The loss of Justice Antonin Scalia presents President Obama with a chance to change the balance of the Supreme Court for a generation. It is imperative that the Senate follow precedent and not confirm any nominee this election year, even Judge Merrick Garland.
Oklahomans owe a debt of gratitude to Judge Garland who, while at the Department of Justice, oversaw the prosecution of Timothy McVeigh, bringing justice for all of us. For this we thank him.
Under the U.S. Constitution, Congress writes the laws; the president ensures those laws are faithfully executed; and the judiciary holds everyone accountable to the law as written. After seven years of executive overreach, our courts are deciding whether we are a nation of the rule of law or the rule of man.
The Supreme Court will soon decide whether President Obama's executive amnesty will proceed. Both the district court and the appeals court have held that his policy of deferring prosecution of illegal aliens will not go into effect until the courts have heard the merits of the case. The Supreme Court will soon determine if the president's plan will stand.
Days before Justice Scalia's death, the Supreme Court, in a 5-4 decision, voted to stay the president's Clean Power Plan until litigation is complete. In effect, the Clean Power Plan will cost $292 billion by mandating carbon dioxide cuts from the power sector. If the Supreme Court upholds this rule, citizens in 40 states will see double-digit electricity price increases.
If you ask farmers and developers what regulations they fear the most, they will likely say the Environmental Protection Agency's Waters of the United States (WOTUS) rule. Currently, states have jurisdiction over the water found within their borders, unless it is navigable. However, WOTUS would turn that authority over to the federal government to regulate even a cattle pond, limiting what can be done on private land. The lower courts have stayed this rule. The final decision on whether the Obama administration has overstepped its bounds will be left to the Supreme Court.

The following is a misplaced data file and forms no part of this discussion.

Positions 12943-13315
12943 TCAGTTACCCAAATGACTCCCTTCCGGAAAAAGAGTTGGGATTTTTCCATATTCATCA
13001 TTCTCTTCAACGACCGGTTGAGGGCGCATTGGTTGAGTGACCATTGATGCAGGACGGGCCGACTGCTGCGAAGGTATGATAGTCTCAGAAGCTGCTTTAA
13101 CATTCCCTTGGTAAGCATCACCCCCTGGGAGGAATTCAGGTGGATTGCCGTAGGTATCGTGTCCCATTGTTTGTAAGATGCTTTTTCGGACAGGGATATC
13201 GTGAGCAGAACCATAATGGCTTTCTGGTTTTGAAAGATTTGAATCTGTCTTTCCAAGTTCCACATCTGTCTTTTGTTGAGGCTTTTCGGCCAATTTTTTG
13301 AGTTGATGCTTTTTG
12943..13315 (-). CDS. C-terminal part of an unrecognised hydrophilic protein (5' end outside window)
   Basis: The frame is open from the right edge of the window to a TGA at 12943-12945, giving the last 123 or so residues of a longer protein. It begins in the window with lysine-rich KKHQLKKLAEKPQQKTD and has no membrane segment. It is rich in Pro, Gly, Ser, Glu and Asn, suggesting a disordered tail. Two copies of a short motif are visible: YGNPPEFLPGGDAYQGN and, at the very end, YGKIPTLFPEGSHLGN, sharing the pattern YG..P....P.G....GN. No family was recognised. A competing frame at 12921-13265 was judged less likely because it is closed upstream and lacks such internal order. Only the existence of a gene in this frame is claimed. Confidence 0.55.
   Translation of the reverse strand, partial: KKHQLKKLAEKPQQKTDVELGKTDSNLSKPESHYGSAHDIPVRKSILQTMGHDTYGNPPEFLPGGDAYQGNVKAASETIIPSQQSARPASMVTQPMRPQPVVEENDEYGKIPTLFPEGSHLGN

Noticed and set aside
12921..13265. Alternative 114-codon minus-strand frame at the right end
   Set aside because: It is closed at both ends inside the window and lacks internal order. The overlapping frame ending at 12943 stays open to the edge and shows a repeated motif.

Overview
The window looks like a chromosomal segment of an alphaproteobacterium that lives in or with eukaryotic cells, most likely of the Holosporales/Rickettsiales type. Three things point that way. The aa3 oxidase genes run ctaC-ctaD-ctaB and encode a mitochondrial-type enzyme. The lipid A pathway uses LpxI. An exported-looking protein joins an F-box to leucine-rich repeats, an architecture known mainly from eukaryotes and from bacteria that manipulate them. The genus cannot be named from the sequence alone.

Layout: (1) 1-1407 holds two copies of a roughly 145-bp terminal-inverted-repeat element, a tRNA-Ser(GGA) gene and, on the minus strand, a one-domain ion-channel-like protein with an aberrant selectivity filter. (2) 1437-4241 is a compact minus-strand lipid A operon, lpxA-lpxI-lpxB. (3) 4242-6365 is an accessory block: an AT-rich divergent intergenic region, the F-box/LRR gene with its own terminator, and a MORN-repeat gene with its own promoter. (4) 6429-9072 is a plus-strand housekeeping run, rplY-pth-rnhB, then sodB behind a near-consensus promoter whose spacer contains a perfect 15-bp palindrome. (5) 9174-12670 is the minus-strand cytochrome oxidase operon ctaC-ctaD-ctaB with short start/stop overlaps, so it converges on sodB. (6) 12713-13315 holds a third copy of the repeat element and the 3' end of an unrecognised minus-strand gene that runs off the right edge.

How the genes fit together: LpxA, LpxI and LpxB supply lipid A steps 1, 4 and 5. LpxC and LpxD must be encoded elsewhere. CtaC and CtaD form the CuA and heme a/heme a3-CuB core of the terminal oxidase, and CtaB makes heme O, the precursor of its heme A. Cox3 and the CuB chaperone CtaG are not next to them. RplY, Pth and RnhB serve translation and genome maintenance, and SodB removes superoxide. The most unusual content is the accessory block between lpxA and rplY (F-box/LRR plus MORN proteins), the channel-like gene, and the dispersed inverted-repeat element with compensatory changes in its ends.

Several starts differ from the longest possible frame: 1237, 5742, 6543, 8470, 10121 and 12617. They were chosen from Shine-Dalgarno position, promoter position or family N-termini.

The court also will determine the fate of regulations at the state level. Recently, the court heard arguments regarding Texas' new abortion law. After the horrors discovered in Dr. Kermit Gosnell's abortion clinic that led to the death of women and the murder of viable babies, Texas passed a law holding abortion clinics to the same medical standards as other outpatient surgery facilities. It will be the Supreme Court that will decide whether this law is within a state's authority to protect the health and safety of its citizens.
These are only a few examples of pending decisions before the Supreme Court.
Americans have the opportunity to determine what direction the country will take for the next generation, not just the next four years. Voters should have the final voice in the balance of the court. After all, it is the American people who will bear the burden of the court's decisions.
Inhofe, of Tulsa, and Lankford, of Oklahoma City are both Republicans.